Not a banner weekend for the Yellowjackets. They won a grand total of ZERO singles matches, which really shouldn’t happen for a team ranked in the top 20. The only positive of the weekend’s results was Masaru Fujimaki and freshman Peter Huang’s run to the doubles quarterfinals, beating teams from Vassar and Skidmore along the way before getting rolled by Dubrovsky/Salita (Hobart). Unfortunately Rochester has been on the decline for a few years now, which is surprising to me. Given the school’s academic reputation and the fact that they’re in the UAA, I would think they’d be able to be, at the very least, competitive with NYU (which they used to be). No reason they can’t eventually rebuild, but ITAs didn’t make me feel very good about Rochester this year.
Sorry, I don’t feel like I can grade Ithaca the same as everyone else considering they had two singles players and one doubles team. If I was going to grade them, it wouldn’t be particularly high, though. #1 Minos Stavrakas had a respectable win over Puig (TCNJ) but was then rolled by Castillo-Sanchez (RPI), who he had beaten easily last year. Sam McGrath, the other singles competitor, fell 1&5 to Niguidula (RPI), and Ithaca’s lone doubles team lost 8-4 to Tecce/Romanetz from St. Lawrence, which is a nice win for the Saint duo but definitely not a great result for the Bombers. For the last couple years Ithaca has snuck in a surprising win to get into the regional rankings. Nothing about their ITA results make me believe that’ll happen again, but it’s hard to judge off of just a few matches.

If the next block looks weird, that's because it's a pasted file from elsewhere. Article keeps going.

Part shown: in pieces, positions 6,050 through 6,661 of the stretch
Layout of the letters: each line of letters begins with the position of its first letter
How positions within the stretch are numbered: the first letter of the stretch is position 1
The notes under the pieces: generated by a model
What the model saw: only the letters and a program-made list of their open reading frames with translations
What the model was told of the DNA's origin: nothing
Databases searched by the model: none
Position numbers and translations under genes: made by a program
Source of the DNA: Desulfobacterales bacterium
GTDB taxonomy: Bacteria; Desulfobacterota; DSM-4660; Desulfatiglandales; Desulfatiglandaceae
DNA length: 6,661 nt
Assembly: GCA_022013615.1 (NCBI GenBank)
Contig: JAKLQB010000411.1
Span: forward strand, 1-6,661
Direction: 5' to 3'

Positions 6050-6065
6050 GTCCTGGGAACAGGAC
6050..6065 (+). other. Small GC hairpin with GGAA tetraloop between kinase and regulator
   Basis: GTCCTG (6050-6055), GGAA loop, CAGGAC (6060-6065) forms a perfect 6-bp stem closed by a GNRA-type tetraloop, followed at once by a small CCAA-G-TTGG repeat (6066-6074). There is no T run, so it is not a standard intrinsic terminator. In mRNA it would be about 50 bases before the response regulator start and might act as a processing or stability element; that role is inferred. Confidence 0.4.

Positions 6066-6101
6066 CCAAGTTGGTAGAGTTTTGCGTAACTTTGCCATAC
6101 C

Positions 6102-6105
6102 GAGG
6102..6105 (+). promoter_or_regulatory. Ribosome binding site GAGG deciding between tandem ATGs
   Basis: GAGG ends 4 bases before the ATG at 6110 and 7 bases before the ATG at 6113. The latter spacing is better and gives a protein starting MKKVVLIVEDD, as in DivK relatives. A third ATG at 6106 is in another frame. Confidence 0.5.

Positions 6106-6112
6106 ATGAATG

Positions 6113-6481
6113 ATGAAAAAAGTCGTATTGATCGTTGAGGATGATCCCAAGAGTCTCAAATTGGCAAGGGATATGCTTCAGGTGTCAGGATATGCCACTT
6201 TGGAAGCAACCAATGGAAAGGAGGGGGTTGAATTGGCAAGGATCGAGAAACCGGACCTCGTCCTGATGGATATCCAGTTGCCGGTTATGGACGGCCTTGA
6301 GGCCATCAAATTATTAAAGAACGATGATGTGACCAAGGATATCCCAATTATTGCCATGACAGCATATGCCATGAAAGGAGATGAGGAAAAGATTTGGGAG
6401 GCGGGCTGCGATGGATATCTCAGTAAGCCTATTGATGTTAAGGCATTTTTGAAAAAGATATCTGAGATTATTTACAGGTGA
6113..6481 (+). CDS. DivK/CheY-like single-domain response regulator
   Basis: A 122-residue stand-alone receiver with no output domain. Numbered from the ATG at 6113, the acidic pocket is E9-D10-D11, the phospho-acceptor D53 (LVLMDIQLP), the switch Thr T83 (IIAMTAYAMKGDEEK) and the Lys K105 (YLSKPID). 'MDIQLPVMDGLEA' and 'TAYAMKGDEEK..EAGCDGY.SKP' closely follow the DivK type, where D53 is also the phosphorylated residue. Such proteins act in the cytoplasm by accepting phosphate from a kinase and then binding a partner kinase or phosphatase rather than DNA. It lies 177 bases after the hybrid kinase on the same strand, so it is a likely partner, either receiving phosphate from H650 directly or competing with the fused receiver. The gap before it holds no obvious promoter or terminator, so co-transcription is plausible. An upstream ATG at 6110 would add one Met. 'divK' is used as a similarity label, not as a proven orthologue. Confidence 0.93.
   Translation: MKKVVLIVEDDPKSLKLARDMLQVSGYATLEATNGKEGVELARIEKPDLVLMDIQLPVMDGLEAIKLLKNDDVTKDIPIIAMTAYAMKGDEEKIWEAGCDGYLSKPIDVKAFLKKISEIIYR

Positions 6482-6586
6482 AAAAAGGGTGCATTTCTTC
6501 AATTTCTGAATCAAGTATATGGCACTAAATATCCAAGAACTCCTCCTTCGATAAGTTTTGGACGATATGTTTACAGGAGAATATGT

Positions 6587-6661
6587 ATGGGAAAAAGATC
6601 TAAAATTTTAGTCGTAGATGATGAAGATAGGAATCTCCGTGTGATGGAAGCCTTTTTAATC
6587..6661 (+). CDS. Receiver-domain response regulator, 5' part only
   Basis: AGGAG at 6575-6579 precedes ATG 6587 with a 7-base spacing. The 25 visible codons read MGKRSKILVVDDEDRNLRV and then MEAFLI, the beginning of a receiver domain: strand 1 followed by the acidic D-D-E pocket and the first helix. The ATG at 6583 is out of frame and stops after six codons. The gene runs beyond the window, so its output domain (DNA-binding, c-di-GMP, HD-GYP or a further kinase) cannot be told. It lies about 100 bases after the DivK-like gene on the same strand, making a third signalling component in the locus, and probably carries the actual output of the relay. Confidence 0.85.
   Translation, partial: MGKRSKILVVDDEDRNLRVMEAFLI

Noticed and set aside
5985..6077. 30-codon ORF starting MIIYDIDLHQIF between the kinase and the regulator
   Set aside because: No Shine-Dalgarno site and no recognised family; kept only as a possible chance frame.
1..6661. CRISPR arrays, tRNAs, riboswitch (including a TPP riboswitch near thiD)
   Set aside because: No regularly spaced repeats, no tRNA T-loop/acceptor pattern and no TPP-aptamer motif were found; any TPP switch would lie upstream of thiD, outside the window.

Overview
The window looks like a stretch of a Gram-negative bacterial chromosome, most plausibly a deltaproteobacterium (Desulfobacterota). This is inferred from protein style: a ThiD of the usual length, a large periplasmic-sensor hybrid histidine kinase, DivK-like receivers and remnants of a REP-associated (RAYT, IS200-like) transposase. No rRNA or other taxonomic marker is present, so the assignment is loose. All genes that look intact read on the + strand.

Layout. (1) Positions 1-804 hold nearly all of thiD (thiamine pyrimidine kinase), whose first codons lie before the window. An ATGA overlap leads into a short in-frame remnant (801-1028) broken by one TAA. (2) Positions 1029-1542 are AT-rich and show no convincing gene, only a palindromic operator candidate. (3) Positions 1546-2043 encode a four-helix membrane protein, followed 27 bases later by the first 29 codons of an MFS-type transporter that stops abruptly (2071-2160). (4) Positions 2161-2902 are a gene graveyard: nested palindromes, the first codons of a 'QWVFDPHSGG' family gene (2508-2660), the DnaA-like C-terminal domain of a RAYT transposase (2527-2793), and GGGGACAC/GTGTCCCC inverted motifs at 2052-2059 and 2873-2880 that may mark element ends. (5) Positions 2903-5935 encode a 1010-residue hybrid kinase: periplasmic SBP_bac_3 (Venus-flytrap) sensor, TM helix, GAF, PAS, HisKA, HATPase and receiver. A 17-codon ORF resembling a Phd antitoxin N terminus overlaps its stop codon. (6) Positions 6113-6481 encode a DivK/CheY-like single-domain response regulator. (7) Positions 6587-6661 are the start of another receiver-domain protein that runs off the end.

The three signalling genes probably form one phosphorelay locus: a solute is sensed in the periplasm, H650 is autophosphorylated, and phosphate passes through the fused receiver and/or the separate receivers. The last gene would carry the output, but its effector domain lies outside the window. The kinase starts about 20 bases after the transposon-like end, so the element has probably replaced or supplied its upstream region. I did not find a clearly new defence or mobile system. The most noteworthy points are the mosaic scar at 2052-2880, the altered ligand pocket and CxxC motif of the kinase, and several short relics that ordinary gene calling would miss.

Unfortunately, not everyone gets a grade. I will mention a few solid results for the little guys here. First, very good work from Chandler Libby of RIT to make the third round. The results online say he beat Zack Ebenfeld (RPI) 6-0, 6-0, but sources (RPI’s twitter) are telling me this is not correct. I believe he actually beat Satchel Fisher (Bard) by that score in round one (makes more sense) and then took out NYU’s Yanik Parsch in round two. Regardless of who he beat, that’s probably the first time in a while an RIT player won multiple matches. On the doubles court, credit to Ramapo’s Willen Feygin and Mike Abelev for repping the GNAC and winning their first rounder against Union. Also, as I mentioned above, good stuff from St. Lawrence’s Eric Tecce and Leo Romanetz for beating new conference rival Ithaca.
I’m all out of things to say about this tournament. It can be hard to resist, but there’s really not much use in writing too much into the results of one weekend. I think my biggest takeaway from this year is that JT Wynne is going to be a huge impact player—more than I expected—for Skidmore. I could go on (and I did, but then deleted it), but that’s enough for now.
I don’t think my teams, at least in the Northeast, have a ton remaining this fall, so god only knows what I’m going to blog about. Fear not, though, as season previews will be upon us shortly (though I may be trying something different from team-by-team this year). Anyway, thank you so much for reading! Now I’m going to be shameless and ask you to consider donating to the Blog if you enjoy our work and have the means. If not, we’d appreciate a click of the advertisement on the site too. And if that doesn’t suit your fancy, just keep on reading. The Blog will continue to be free for all D3 tennis lovers. As always, comment, tweet, or email! We love to hear your thoughts!